This is day four of a summer reading journey through the New Testament. You can begin today by getting the schedule here. Today’s reading is Matthew 10 through Matthew 12.
The first thought I had, today, was while reading Matthew 10, where Jesus calls the twelve disciples, naming them, and then giving them very intense instructions.
Matthew doesn’t give us much personal information on these twelve men. Most of what we know of them comes from other gospels. Matthew doesn’t seem to have much time for that, and instead focuses on their future mission, more so than their past identities.
But just a casual reading through Matthew 10 is almost frightening. Jesus tells them they will “raise the dead,” that they will go out “like sheep among wolves,” that they will be handed over to “local councils” where they will be beaten and flogged and arrested. They will be hated, and will endure multiple persecutions. Families will be divided because of their mission, and, ultimately, they will be accused of following the prince of demons.
Would you agree to this?
Which begs the next question: who would willingly agree to this?
Our simple little children’s song, which names the twelve apostles, is nice and sweet. Perhaps we should add a second verse that includes the horror of their calling.
Though Matthew doesn’t tell us much about these men, we do know that a few were fishermen. Consider the life they left.
Fishermen, in the Roman world, were part of a state-controlled enterprise. They paid large amounts of revenue back to the state, which would then pay revenue back to the Roman Empire. Every person in the chain of taxation received their due share. Ancient records indicate these rulers, from the Herods, to the Caesars, were incredibly wealthy, due, in great part, to the taxes paid by smaller industries in varying regions. Fishing was but one of those industries.
Yet there were probably guilds, or cooperatives, where groups of family fishing industries could withstand, together, the local taxes imposed. It is safe to assume that Peter, Andrew, James, and John were part of something like this.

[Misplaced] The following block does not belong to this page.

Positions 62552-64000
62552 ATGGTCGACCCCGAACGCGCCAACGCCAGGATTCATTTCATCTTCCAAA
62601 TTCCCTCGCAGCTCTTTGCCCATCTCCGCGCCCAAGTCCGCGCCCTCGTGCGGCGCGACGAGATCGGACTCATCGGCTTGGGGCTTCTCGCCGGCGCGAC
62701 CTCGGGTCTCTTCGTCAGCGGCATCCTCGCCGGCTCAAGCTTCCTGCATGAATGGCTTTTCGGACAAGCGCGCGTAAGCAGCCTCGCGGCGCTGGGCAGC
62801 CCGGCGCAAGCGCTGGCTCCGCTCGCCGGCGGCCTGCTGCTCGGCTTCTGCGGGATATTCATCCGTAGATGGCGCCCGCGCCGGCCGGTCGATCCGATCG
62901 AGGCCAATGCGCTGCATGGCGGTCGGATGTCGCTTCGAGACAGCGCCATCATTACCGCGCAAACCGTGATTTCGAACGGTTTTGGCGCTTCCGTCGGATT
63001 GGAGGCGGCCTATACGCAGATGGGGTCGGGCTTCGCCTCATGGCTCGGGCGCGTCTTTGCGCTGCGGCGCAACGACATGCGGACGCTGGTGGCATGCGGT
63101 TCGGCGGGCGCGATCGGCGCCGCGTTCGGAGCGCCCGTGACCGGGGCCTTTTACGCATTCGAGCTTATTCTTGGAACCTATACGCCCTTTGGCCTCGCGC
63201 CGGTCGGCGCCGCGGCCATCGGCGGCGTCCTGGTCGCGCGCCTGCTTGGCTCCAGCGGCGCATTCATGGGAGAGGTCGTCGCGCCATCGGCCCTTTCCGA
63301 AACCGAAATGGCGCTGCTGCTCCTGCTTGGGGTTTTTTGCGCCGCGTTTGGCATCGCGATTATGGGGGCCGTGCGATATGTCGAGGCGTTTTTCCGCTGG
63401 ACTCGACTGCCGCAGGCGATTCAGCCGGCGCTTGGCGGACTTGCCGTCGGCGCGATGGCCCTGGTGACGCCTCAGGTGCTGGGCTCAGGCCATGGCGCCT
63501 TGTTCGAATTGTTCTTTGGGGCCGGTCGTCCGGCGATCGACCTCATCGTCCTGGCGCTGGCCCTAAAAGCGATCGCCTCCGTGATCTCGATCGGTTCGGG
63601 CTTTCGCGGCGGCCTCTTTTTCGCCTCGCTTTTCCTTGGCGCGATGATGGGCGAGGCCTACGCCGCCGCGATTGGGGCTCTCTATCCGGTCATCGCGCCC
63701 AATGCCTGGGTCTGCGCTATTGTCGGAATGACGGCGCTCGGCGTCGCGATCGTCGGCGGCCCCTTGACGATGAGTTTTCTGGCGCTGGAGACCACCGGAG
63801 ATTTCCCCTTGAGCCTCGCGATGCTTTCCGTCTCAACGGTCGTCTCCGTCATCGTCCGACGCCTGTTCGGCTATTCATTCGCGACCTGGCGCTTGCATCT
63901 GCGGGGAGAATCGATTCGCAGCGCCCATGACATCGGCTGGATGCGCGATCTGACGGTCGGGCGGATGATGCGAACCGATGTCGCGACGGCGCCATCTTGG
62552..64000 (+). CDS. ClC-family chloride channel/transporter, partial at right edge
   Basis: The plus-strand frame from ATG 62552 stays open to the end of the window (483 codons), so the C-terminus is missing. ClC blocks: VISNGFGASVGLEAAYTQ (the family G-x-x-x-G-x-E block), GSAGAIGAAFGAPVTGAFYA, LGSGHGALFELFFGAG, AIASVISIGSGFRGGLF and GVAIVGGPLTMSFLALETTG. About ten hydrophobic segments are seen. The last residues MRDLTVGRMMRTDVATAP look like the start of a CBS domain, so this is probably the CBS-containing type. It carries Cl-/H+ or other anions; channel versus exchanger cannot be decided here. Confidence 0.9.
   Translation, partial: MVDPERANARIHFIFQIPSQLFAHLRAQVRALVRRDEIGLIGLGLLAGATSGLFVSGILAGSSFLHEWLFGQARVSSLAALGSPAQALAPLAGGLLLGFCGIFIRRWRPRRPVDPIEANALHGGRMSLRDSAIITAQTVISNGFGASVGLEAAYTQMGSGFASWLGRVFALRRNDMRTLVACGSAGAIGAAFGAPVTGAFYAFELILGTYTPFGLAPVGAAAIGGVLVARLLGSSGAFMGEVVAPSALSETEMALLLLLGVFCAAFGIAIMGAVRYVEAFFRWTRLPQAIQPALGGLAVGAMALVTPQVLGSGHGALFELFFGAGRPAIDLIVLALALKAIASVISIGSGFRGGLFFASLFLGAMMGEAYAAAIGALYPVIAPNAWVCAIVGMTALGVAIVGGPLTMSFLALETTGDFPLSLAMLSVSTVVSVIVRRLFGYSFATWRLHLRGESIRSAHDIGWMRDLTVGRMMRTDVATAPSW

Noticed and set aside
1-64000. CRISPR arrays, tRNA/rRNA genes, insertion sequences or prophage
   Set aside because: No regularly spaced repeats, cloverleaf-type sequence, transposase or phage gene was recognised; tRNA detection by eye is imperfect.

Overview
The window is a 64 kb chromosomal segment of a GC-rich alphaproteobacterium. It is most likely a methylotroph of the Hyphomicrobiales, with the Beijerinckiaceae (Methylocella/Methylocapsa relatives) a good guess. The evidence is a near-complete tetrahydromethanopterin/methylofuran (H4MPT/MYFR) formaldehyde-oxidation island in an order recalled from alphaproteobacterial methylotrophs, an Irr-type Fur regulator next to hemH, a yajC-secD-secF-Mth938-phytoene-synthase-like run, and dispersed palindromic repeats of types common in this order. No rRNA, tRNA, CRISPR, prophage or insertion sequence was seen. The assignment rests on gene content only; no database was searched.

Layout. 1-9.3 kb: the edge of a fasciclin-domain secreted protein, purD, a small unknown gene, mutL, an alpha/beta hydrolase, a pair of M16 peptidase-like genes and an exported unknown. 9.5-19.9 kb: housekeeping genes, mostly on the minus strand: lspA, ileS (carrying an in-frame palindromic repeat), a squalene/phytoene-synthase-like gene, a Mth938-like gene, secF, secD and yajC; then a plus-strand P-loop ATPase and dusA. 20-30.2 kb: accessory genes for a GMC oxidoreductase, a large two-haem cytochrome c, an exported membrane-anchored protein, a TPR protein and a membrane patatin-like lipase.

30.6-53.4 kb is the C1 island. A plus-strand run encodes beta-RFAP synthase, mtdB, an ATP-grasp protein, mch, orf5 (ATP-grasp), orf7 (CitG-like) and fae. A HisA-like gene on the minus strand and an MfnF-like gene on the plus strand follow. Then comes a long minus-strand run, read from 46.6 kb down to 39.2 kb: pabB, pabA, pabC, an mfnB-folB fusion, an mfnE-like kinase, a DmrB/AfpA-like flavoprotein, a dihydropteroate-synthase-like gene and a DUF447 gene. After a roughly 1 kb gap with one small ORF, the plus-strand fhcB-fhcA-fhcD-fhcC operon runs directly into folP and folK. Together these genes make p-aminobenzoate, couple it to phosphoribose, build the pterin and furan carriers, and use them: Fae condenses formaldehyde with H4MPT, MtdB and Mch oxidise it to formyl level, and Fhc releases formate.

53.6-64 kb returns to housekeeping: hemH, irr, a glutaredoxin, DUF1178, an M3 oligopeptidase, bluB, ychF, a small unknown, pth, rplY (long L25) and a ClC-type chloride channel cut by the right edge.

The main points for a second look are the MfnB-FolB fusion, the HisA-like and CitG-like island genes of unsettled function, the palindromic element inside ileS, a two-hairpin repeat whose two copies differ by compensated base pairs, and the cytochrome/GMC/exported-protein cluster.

Had they remained in their profession, their lives would have remained incredibly controlled, ordered, and predictable. They would have been bound by the seasons of the year, and dependent upon weather. They would have known which months would be best, and which months would be wet and rainy. They would have attended guild meetings, to battle price-fixing. They would have made agreements with local tax-collectors concerning their revenue. They would have either bought their own boats, or leased them from the government-controlled harbors. And they may have made enough money to hire a servant or two along the way.
In other words, they would have been businessmen for life. And without a great amount of social mobility, they would have never done anything different. Add to this the fact that, through the Jewish education, they were, for the most part, already overlooked for a rabbinical position. They weren’t intelligent enough, according to those schooling standards, to become a Jewish rabbi, and were sent back home, and back to the family business, by the time they were twelve-years-old.
So Jesus offers them something different. The substance of their lives is no longer about money and business, but about something far greater, and far more terrifying. They will travel, speak, be abused, neglected, hungry, arrested, beaten, and divisive. They were called to exchange comfort and predictability for a far greater mission. This is when they become fishers of men.
It is a very different life.
There is one more consideration, though. Matthew never tells us, at the end of Matthew 10, that they actually begin this mission. We assume they do, because we see these twelve disciples again in Matthew 12. Matthew leaves this calling open, and he does so on purpose.
He is telling every reader of his gospel that this is the mission for every one of Jesus’ followers. Not just these twelve.
Which means this is the same mission for both me and you.
Thanks for reading. Click here for a list of all the blogs through these ninety days.